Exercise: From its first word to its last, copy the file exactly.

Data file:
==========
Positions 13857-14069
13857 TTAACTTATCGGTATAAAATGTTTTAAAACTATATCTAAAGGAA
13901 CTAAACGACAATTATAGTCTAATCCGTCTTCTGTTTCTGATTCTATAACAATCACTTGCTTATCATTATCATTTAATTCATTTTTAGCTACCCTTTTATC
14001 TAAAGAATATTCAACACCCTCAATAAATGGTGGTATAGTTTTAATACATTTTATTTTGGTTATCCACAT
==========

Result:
Positions 13857-14069
13857 TTAACTTATCGGTATAAAATGTTTTAAAACTATATCTAAAGGAA
13901 CTAAACGACAATTATAGTCTAATCCGTCTTCTGTTTCTGATTCTATAACAATCACTTGCTTATCATTATCATTTAATTCATTTTTAGCTACCCTTTTATC
14001 TAAAGAATATTCAACACCCTCAATAAATGGTGGTATAGTTTTAATACATTTTATTTTGGTTATCCACAT